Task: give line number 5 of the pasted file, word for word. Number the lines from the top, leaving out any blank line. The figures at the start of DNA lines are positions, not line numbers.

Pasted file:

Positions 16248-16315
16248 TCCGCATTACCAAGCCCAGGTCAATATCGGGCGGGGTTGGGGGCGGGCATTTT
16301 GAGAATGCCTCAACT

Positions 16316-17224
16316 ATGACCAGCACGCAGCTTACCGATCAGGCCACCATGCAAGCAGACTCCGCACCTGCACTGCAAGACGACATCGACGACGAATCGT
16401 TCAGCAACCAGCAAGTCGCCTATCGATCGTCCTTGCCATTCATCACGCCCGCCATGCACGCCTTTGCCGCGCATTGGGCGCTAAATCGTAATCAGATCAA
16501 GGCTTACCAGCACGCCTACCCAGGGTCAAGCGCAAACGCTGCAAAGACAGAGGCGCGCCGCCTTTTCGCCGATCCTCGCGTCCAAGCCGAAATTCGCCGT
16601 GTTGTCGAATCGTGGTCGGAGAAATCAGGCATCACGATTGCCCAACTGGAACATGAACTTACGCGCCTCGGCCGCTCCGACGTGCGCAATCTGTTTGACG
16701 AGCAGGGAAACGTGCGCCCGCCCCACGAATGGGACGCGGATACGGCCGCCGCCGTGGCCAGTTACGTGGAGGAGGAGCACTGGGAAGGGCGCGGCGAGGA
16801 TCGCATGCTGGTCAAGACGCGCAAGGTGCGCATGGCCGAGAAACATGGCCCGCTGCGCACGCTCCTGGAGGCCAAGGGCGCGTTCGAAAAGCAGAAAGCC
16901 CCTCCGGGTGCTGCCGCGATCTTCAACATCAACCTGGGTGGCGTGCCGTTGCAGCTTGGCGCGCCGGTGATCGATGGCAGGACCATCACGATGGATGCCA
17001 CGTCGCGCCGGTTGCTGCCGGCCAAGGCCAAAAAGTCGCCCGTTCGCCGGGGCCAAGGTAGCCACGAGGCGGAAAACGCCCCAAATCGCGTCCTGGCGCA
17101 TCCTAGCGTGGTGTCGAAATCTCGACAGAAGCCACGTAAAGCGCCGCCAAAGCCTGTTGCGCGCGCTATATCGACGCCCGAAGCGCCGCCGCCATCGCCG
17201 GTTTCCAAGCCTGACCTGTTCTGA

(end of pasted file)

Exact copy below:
16316 ATGACCAGCACGCAGCTTACCGATCAGGCCACCATGCAAGCAGACTCCGCACCTGCACTGCAAGACGACATCGACGACGAATCGT